An advisory committee tasked with looking at the feasibility of turning theElliott State Forest into a research forest managed by Oregon State University will take another year to give the State Land Board a recommendation.
But public testimony at the board's meeting Tuesday, Dec. 10, shows lukewarm interest in handing the 82,000-acre coastal forest between Coos Bay and Reedsport to OSU's College of Forestry, citing mismanagement of the school's own McDonald-Dunn Forest as reason to leave the forest as is.
The board — Gov. Kate Brown, Secretary of State Bev Clarno and Treasurer Tobias Read — met for nearly four hours to hear updates from members of the Elliott State Research Advisory Committee on progress in exploring a partnership between the Department of State Lands to turn Oregon's oldest state forest into a living laboratory and outdoor classroom for students, researchers and managers to learn about forest ecosystems and management.
In 2017, the board decided not to sell the Elliott State Forest to create revenue for Oregon's Common School Fund, which is fed by money from harvests on state forests. In December 2018, the board directed state lands agency to work with OSU to propose a new plan for the Elliott that would develop a habitat conservation plan and create a new management system led by the school. The agency created a 17-member advisory committee to oversee the process.
One year and 10 meetings later, the committee isn't closer to making a recommendation.
"While our conversations have been productive, we're not finished discussing and resolving these highly complex issues," said Keith Tymchuk, committee member and former mayor of Reedsport. "Further conversation will be critical in a successful outcome, and the committee remains resolute in continuing our work as we recognize the importance of this endeavor."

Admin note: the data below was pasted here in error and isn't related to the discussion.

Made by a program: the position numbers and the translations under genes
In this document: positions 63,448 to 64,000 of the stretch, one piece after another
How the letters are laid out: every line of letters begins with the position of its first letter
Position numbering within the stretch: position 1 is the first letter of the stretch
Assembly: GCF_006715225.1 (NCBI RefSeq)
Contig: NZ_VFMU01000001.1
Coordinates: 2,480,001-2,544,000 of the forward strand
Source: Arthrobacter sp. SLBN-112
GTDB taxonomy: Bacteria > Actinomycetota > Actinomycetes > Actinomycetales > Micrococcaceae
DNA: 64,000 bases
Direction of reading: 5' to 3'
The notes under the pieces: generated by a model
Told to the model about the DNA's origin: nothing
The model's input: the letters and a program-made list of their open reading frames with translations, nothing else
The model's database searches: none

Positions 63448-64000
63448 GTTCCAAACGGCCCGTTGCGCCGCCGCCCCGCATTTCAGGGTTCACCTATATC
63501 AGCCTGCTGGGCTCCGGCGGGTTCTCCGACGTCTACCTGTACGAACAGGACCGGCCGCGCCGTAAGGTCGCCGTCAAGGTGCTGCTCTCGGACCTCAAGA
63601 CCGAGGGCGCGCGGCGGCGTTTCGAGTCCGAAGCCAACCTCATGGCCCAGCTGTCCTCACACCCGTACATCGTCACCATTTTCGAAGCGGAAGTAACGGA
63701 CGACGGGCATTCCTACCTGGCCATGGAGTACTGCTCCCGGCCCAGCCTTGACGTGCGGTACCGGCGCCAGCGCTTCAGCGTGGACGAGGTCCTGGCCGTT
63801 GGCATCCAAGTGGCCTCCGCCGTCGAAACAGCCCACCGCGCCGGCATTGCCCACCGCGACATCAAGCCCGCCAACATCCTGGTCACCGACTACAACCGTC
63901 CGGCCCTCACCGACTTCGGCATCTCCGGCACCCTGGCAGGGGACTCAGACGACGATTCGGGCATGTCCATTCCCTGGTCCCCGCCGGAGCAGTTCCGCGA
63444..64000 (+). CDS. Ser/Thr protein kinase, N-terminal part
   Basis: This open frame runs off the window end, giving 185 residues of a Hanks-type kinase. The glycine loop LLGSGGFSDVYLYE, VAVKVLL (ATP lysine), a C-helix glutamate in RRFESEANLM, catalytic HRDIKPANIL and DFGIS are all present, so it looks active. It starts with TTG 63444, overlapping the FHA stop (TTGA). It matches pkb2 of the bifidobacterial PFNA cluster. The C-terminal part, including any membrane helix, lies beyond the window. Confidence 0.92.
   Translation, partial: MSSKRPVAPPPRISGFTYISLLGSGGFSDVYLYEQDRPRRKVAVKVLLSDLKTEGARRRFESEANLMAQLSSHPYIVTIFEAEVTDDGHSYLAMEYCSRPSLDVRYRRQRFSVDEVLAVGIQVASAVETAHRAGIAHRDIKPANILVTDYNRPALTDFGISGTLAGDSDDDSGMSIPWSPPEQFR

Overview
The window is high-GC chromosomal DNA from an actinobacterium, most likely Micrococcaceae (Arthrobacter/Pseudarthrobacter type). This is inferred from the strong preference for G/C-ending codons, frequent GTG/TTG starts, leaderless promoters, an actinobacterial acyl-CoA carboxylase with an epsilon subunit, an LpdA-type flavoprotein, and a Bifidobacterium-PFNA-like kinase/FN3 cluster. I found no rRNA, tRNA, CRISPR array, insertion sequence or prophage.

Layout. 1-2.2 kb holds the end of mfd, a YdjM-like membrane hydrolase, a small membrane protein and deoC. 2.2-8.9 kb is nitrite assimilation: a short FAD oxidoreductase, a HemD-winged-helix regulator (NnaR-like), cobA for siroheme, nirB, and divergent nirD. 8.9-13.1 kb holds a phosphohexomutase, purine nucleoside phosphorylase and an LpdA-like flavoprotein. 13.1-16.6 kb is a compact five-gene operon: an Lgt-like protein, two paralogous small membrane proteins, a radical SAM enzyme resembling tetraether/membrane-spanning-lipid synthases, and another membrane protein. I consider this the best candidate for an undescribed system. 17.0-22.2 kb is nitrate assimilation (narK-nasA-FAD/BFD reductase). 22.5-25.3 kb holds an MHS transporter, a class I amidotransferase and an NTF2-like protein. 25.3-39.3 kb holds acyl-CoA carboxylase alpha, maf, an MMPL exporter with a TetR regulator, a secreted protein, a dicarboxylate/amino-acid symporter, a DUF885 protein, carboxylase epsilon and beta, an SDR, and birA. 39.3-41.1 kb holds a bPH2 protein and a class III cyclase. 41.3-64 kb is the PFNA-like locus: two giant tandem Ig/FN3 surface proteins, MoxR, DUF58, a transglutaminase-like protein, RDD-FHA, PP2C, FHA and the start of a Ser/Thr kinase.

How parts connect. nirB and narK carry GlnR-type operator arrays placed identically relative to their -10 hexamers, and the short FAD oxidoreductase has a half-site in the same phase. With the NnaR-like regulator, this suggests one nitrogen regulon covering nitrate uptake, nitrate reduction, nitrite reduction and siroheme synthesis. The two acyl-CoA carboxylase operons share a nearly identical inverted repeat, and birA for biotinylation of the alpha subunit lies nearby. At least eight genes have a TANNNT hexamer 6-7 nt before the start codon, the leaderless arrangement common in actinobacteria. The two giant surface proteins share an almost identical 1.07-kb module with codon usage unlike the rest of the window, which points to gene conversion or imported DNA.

Anthony Davis, interim dean of OSU College of Forestry, addressed the board, giving an update on how those conversations with both State Lands officials and the committee are shaping up. According to Davis, the proposal is now focusing on helping solve the global climate and sustainability crisis with new research by OSU.
"Tremendous opportunity comes from being able to focus on long-term research," Davis said.
Timber industry financing
According to Davis and members of the advisory committee, the guiding principles of how the forest would be managed by OSU should manage the forest to recreational access to the forest, maintain educational partnerships, help local and regional economies and pursue conservation
The proposal wouldn't be at odds with the recent Oregon Supreme Court decision that found the 2014 sale of nearly 800 acres of the forest was illegal, the land board was told.
Matt Devore, assistant attorney general representing the land board, said the case doesn't affect the proposal because the state would still own the forest.
Among those speaking against the plan was Doug Pollock, who brought attention to OSU forestry researchers who harvested nearly 16 acres of old growth trees — including one 420-year-old Douglas fir — within their Benton County research forest earlier this year sparking public outrage.
Pollock is founder of the Friends of OSU Old Growth, a group of nearly 600 individuals concerned with the protection of old forests and trees managed by OSU. He urged the board to be cautious in allowing OSU's College of Forestry to manage the Elliott State Forest.
"They have a long track record, decades of mismanagement of their forest. They abandoned their own research forest management plan 10 years ago and only recently reinstated it," Pollock said. "This is a long history of what we see as failed management, and it comes from heavy timber industry financing of the college."
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